had their cancer controlled?
(2) What proportion of all cancer patients had their cancer
controlled?
(1) 21 / 23 = 91% of the patients who had surgery
had their cancer controlled.
(2) 36 / 41 = 88% of all cancer patients had cancer
controlled.
Answer
Conditional Proportions
A conditional proportion
is the proportion
of one variable at a given level of the
other variable.
Marginal proportion
A
marginal proportion
is the proportion of a
row or column variable.
Side

by

side bars
•
Display conditional proportions.
•
Useful for making comparisons.
Side

by

side bars: Example
Cancer condition for two cancer treatments
0
0.2
0.4
0.6
0.8
1
Yes
No
Cancer controlled
Proportion
Surgery
Radiation Therapy
•
The proportion of patients who had their cancer
controlled is slightly higher for the patients who had
surgery than for those who had radiation therapy.
Is There an Association?
Food type
Pesticide Present
Pesticide
Not Present
Organic
29 (0.23)
98 (0.77)
Conventional
19485 (0.73)
7086 (0.27)
Pesticide Status for Organic vs. Conventional Food
0
0.1
0.2
0.3
0.4
0.5
0.6
0.7
0.8
0.9
Pesticide Present
Pesticide Not Present
Organic
Conventional
Examples
•
Ex 3.8 page 101
•
Ex 3.3 page 100
3.2 How Can We Explore the Association
between Two Quantitative Variables
•
An association can be studied between
–
two categorical variables
–
two quantitative variables
–
a categorical variable and a quantitative variable.
•
In this section, we explore the association between
two quantitative variables.
•
That is, we will study how a response variable tends
to change as the value of an explanatory variable
changes.
Scatterplots
•
A
scatterplot
is a graphical display of
relationship between two quantitative variables.
It portrays two variables simultaneously
–
horizontal axis
: the explanatory variable
–
vertical axis
: response variable.
–
point
in the display: observation corresponding to a
subject.
2
4
6
8
5
10
15
20
x
y
Example: Worldwide Use of Internet
•
Click
to see the data (text, page 103).
•
Data dictionary

GDP: Gross domestic product, per capita, in thousands of US dollars
CO
2
: Carbon dioxide emissions, per capita, in tons
Cellular: Percentage of adults who are cellular

phone subscribers
Fertility: Mean number of children per adult woman
•
Question to explore
(1) Describe the center and spread of the data distribution.
(2) Portray the relationship with a scatterplot for Internet use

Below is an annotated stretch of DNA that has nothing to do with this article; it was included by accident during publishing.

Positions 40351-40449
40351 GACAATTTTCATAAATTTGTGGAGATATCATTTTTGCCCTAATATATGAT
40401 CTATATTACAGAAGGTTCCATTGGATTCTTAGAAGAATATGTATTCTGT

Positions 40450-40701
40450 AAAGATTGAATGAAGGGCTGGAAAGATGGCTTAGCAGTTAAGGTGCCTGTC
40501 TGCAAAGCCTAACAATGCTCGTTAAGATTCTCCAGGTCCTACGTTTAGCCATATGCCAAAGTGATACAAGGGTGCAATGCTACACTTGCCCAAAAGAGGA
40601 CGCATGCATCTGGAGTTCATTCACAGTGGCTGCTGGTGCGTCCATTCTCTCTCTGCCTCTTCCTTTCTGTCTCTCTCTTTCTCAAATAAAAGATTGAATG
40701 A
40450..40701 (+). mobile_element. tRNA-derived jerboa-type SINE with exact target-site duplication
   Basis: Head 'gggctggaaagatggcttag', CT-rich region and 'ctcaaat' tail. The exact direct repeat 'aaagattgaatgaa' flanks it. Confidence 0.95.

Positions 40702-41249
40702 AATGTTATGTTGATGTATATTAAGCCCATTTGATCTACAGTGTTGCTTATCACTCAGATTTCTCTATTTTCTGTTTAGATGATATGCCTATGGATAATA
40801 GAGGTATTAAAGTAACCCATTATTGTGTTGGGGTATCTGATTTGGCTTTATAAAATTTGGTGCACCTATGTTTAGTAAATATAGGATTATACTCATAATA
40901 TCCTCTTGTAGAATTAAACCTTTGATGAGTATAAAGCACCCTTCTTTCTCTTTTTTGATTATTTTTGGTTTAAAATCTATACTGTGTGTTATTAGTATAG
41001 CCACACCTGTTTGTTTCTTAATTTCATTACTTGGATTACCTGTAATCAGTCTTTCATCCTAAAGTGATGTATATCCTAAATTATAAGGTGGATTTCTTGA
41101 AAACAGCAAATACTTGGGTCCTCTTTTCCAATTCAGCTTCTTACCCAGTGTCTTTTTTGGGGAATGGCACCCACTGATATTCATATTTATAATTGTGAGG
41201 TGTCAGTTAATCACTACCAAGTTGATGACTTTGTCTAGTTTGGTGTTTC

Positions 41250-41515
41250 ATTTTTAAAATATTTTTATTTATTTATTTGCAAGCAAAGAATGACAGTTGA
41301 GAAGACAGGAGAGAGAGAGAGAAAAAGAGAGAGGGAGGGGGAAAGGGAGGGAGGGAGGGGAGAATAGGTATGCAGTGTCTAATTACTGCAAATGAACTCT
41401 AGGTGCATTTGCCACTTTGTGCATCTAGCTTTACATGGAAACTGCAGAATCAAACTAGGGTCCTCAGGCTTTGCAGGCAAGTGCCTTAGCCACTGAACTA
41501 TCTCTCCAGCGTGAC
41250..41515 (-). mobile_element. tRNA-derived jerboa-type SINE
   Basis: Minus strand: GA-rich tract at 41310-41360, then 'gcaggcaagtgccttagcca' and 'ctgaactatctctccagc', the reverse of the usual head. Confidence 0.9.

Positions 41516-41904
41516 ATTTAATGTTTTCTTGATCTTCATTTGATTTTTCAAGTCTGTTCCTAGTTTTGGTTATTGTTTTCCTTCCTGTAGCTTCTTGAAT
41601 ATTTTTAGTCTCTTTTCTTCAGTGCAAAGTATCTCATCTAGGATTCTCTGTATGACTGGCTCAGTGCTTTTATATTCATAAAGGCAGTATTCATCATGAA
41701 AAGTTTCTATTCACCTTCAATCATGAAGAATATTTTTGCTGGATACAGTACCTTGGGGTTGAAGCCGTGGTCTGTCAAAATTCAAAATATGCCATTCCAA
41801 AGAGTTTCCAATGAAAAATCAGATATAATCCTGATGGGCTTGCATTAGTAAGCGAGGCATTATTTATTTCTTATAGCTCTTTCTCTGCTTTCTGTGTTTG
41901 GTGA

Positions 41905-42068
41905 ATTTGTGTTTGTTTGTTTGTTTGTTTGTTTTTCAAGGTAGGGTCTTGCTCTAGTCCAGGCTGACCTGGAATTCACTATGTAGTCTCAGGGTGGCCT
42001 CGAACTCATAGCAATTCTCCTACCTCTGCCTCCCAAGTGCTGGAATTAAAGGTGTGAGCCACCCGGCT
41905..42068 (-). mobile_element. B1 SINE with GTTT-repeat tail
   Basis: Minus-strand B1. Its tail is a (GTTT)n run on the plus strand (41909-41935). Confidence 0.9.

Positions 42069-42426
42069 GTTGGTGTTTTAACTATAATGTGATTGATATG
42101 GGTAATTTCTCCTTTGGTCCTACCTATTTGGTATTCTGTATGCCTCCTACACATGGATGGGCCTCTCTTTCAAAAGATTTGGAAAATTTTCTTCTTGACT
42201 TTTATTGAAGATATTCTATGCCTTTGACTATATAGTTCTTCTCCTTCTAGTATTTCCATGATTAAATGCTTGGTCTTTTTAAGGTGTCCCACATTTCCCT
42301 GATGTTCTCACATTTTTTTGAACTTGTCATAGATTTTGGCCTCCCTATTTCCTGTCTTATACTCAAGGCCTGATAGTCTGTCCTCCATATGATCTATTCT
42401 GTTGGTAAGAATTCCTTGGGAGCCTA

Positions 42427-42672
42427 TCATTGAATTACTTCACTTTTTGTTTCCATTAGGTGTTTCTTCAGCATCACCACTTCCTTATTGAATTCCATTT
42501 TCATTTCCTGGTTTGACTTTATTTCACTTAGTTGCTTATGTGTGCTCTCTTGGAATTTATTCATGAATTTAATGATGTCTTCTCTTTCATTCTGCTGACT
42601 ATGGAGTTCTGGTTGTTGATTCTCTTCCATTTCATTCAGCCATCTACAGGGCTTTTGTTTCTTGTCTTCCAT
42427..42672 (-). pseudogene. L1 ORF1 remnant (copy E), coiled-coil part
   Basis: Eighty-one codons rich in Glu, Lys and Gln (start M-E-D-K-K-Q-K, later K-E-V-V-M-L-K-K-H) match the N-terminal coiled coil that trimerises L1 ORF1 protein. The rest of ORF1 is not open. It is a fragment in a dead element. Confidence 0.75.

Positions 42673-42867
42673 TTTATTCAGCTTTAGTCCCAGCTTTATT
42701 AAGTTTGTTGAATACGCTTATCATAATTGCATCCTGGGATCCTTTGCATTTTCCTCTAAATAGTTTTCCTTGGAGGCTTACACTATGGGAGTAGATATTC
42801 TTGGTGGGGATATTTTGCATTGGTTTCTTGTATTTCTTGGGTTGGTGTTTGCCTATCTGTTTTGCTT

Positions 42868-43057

and GDP
(3) What do you learn about the association by inspecting
the scatterplot?
0
10
20
30
40
50
INTERNET
0
5
10
15
20
25
30
35
GDP
Mean: 21.14
Standard deviation: 18.47
Mean: 16.00
Standard deviation: 10.60
0
5
10
15
20
25
30
35
0
10
20
30
40
50
GDP
INTERNET
Interpreting Scatterplots
•
You can describe the overall pattern of a
scatterplot by the trend, direction, and
strength of the relationship between the
two variables
–
Trend
: linear, curved, clusters, no pattern
–
Direction
: positive, negative, no direction
–
Strength
: how closely the points fit the trend
•
Also look for outliers from the overall trend
Positive Association
•
Two quantitative variables x and y are
–
Positively associated
when
•
High values of x tend to occur with high values of y
•
Low values of x tend to occur with low values of y
–
Negatively associated
when high values of one
variable tend to pair with low values of the other
variable
Would you expect a positive association, a
negative association or no association between
the age of the car and the mileage on the
odometer?
a)
Positive association
b)
Negative association
c)
No association
Moving Graphics
http://www.gapminder.org
Linear Correlation, r
•
Measures the strength and direction of the
linear association between x and y
–
A positive r value indicates a positive association
–
A negative r value indicates a negative association
–
An r value close to +1 or

1 indicates a strong linear
association
–
An r value close to 0 indicates a weak association
)
)(
(
1
1
y
x
s
y
y
s
x
x
n
r
Properties of Correlation